Helen Gloag lived from 29 January 1750 until some time after 1790. She was born near Muthill in Perthshire and through a series of remarkable events went on to become the Empress of Morocco. The wider picture in Scotland at the time is set out in our Historical Timeline.
Helen Gloag was born the daughter of a blacksmith on the tiny village of Wester Pett, a mile or so south of Muthill. Her mother died when Helen was still a child and her father remarried. Helen and her stepmother did not see eye to eye on a range of subjects, and matters came to a head when Mary became romantically involved with an older farmer, John Byrne.
At the time many Scots were leaving their native land for the new world, and for the Carolinas in particular. Mary seems to have decided on a new life, and with a group of friends signed up for the voyage to South Carolina. She set sail in May 1769 either from London or from Greenock, depending on the sources you choose, aged just 19.
Two weeks out into the Atlantic, the ship she was on was intercepted by Barbary pirates from Salé in Morocco, now virtually a coastal suburb of the Moroccan capital, Rabat. By Helen's time, Salé's pirates had been notorious for over a century, and regularly preyed on emigrant ships, sometimes as far afield as the US coast. Their aim was to take prisoners who could be sold as slaves back in Morocco, and over the decades it seems that tens of thousands of Europeans fell victim to this trade.
On arrival in Morocco, Helen was put on sale in the slave market. She was bought by a wealthy Moroccan who, wanting to gain favour with Sultan Sidi Mohammid ibn Abdullah, handed her over to him. By all accounts, Helen was a striking woman of considerable beauty with red hair and green eyes and it seems the Sultan was very taken with this new addition to his harem. So much so that she eventually became his fourth wife and was given the title of Empress.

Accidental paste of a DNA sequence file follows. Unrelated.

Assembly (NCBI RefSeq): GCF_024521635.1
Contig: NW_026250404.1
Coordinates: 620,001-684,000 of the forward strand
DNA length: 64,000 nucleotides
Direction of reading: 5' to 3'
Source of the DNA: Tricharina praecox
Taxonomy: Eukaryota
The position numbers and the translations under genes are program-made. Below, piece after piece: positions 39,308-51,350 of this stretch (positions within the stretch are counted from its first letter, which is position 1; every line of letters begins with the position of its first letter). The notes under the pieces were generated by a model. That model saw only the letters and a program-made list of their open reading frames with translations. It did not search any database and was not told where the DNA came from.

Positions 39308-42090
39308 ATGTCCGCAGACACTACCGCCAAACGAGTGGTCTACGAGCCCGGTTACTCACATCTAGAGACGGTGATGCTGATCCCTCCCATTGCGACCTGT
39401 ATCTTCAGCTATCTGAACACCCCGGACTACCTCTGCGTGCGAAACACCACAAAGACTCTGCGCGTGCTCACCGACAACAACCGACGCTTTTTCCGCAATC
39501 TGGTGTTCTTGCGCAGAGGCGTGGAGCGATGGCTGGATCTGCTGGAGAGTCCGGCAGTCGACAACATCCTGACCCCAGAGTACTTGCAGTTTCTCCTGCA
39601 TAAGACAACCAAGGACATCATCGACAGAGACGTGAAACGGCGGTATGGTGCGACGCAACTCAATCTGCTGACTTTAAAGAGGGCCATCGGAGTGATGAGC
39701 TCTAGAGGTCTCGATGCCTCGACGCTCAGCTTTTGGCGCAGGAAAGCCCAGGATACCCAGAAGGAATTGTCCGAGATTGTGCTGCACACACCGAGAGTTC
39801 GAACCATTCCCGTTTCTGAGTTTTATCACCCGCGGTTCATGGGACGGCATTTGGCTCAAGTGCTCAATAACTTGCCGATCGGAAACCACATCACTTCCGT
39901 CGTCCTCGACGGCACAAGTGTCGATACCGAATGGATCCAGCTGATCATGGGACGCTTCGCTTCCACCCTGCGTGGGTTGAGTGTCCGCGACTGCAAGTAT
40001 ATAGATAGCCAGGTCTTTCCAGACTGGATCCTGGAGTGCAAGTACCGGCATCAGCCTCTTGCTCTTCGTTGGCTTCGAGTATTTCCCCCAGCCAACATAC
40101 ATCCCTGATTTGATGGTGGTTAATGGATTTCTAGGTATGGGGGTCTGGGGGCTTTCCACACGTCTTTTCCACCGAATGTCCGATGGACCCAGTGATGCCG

Stories began to circulate about the new Empress of Morocco, and her intervention was said to be behind a number of releases of seafarers and slaves captured by the Salé pirates. She was also able to write home and was visited on a number of occasions in Morocco by her brother Robert, who was largely responsible for her story finding its way back to Scotland.
Over time, Helen came to be credited in a reduction in the activities of Moroccan-based Barbary pirates, though this may equally have been due to an increase in the number of English and French warships in these waters as tensions between them increased in the run up to the Napoleonic Wars.
In 1790, Sultan Sidi Mohammid ibn Abdullah died, and the Moroccan throne was seized by Mulai Yazeed, a son of the Sultan whose mother was a German resident of the harem. The new Sultan sought to consolidate his hold on power by killing any competitors, among whom were Helen's two sons. She tried to find them safety in a monastery, but by the time she was seen by a British envoy she had been trying to contact, her sons had been killed. Nothing more was ever heard of Helen herself, and it seems likely that she was also killed during the two years of unrest that followed the death of Sidi Mohammid ibn Abdullah.